Reflection: From Dust

by | Mar 11, 2019

You are dust,
and to dust you shall return.

Genesis 3:19

Last week was Ash Wednesday, when we are reminded of our own mortality.  If someone put ashes on you, it’s likely they also repeated this snippet from Genesis from the end of the punishment God stated to Adam at the time of the Fall.

So last Wednesday, I was thinking of my own mortality as I awaited the ashes.  I am now of the age when I think of mortality once in a while.  It occurred to me that I now have an opportunity to be reminded of my mortality—or more precisely, my physical frailty—because I’ve been having trouble with my eyes for several weeks now.  I was diagnosed with moderate glaucoma a few years ago.  It doesn’t impact my eyesight; the only reason I know is because my cousin told my sisters and me about the incidence of normal-pressure glaucoma in our family (it’s more common in Japanese).  Due to an allergic reaction to my current prescription, my eyesight is affected as I try new eye drops I can tolerate.

As it happens, several of us on your Presbytery staff are being reminded of our human limitations.  This coming Wednesday morning is the funeral mass for Twila’s mother, Loretta Guimond.  And this last Friday, Lauren Evans had emergency surgery to remove her gallbladder.  Twila will be out of the office Tuesday and Wednesday this week, and Lauren was told by her doctor to take two weeks to recuperate. 

This is tough for us, because as one pastor noted, we are a “get it done” kind of staff.  Lauren was especially disappointed because she just started her work with Monte Vista Grove, and the people there were so welcoming to her as she began to meet with them.  So I ask for your prayers for healing, and ask your patience as we need to slow down somewhat, and tend to some earthly cares.  (Also, I will be in Georgia all next week, doing continuing education with my cohort of presbytery executives.)

So it’s getting easier for me to spend the Lenten season contemplating our mortal weakness.  But because we live on this side of Good Friday, we know that we are not condemned to be dust for eternity.  We are an Easter people, living in the hope and promise of eternal life that Jesus brings.  In his resurrection, Jesus Christ vanquished the death sentence that this world gave him, and he saved us from the punishment that God gave Adam:  “Just as we have borne the image of the man of dust, we will also bear the image of the man of heaven.”  (1 Corinthians 15:49)

This last weekend, several things happened that gave me hope even in my Lenten disciplines.  First, Char Sevesind, former leader of South Hills Presbyterian, finally got to go home from a month in the hospital, recovering from surgery.  Prayers of healing for her and her home nurse, husband Don (who has been a godsend for the presbytery, especially helping with the properties of South Hills, Baldwin Park, and West Covina).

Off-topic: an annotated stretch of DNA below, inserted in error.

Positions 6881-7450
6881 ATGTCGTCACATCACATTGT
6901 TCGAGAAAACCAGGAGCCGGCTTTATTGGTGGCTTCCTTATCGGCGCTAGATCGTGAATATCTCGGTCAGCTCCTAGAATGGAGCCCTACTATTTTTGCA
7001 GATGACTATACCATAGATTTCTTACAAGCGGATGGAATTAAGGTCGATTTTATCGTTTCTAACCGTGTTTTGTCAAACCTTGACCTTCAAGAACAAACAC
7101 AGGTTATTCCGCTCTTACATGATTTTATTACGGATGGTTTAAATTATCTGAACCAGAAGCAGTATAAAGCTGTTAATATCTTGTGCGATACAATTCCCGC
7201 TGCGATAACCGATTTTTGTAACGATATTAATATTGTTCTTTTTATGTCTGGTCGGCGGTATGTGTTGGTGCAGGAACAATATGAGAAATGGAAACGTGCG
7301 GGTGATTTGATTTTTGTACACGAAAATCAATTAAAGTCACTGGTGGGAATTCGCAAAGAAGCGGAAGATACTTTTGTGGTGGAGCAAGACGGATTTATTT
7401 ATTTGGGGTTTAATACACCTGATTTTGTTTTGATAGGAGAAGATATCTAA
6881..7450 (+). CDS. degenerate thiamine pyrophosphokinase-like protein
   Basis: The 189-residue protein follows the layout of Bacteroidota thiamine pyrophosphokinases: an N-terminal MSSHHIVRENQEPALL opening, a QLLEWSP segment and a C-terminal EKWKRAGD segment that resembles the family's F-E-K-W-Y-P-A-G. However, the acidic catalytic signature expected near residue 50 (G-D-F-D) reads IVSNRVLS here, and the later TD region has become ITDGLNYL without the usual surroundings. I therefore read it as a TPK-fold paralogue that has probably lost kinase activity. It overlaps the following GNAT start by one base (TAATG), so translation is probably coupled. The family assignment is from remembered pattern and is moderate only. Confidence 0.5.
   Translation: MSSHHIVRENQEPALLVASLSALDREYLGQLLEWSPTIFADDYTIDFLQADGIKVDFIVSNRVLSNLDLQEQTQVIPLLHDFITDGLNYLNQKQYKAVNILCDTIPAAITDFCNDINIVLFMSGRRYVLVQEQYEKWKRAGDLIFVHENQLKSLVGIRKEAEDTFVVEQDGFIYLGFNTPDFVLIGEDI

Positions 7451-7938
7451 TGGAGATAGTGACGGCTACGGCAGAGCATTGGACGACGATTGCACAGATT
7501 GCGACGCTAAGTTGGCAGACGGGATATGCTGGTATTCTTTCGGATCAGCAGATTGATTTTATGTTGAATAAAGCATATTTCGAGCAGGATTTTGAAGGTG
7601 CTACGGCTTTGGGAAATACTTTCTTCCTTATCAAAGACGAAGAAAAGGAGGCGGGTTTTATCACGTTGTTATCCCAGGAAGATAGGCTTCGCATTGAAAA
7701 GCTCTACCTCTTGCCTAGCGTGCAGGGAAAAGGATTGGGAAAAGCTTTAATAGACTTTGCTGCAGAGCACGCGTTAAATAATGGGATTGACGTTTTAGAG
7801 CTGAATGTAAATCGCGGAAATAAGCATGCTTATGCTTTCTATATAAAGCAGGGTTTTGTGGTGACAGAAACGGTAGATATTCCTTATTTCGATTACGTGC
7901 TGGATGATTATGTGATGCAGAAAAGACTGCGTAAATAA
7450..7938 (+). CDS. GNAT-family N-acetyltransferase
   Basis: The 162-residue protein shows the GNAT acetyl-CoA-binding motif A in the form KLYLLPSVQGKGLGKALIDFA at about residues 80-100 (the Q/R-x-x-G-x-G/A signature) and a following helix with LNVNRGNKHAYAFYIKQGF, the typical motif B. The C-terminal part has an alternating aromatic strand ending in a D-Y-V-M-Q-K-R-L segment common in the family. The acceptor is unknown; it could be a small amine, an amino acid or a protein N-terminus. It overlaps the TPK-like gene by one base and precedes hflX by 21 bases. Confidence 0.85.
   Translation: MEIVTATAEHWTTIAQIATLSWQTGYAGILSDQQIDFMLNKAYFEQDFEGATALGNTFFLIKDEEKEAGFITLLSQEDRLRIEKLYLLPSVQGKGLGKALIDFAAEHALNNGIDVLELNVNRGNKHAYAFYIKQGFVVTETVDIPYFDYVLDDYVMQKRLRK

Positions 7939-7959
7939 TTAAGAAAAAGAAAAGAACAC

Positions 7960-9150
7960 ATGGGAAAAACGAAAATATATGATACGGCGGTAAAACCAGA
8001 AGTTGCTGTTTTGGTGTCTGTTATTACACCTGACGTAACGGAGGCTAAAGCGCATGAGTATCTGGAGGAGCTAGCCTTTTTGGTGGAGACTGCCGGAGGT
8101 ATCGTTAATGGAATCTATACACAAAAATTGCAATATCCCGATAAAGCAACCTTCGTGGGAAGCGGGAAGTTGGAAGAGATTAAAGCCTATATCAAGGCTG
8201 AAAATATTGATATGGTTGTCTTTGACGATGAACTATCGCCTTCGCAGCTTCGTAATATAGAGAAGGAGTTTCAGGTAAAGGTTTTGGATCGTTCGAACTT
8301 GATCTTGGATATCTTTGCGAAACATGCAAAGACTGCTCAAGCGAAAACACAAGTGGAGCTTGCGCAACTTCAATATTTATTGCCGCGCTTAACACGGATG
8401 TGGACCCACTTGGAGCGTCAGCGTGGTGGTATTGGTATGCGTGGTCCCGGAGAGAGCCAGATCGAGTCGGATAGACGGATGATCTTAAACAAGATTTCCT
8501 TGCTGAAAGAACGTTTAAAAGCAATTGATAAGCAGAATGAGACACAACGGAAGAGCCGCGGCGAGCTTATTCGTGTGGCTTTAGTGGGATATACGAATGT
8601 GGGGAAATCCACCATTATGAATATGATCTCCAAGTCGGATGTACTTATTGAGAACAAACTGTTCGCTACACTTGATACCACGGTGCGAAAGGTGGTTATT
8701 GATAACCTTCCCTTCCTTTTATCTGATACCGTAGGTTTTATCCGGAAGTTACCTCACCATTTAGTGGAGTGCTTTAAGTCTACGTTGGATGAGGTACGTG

On Sunday, Northminster Presbyterian Church called Charlie Campbell to be their pastor with great optimism and gratitude.  They have experienced significant transformation in recent years with Jake Kim.  As they move forward with their installed pastor, they hope to build on their new outlook and lessons they’ve learned. 

And on Saturday, I attended an event at Chapman University.  I was looking forward to the event, partly to see Cisa Payuyo, associate director of Chapman’s Office of Church Relations and a national leader of the Disciples of Christ for many years.  Cisa shares a common link with Dave Tomlinson, David Cortes-Fuentes, James and Charlene Jin Lee, Diane Frasher, Frank Hsieh, Bong Bringas, Zihong (Bob) Huang, Deidra Goulding, Brian Gaeta-Symonds, Jack Rogers and several other former pastors of this presbytery (and many others I am failing to mention), and myself—we have all been teachers or students at SFTS’ Southern California campus.  I have not seen Cisa for several years, so it was a blessing to reconnect.  I also heard briefly of the events of her life, which included a medical issue that blocked her ordination path.  But the joyous news is that from this life-threatening crossroads, she has emerged as strong and vibrant as ever, and she is scheduled to be ordained this Pentecost!

Indeed, we are mere mortals, created out of the stuff of this universe, imperfect and subject to illness and grief, pain and sin that cause fear, anger, and oppression.  And yet, we are created by God who is almighty and creative beyond imagination, and in Christ we are loved beyond our shortcomings and mortality.  So even as we accept our frailty and need for God, let us also hold fast to the faith and our own experience of God’s life-giving love in Jesus Christ.  And, empowered by the Holy Spirit, let us go out and share Christ’s good news of new life to all the world.  

In faith,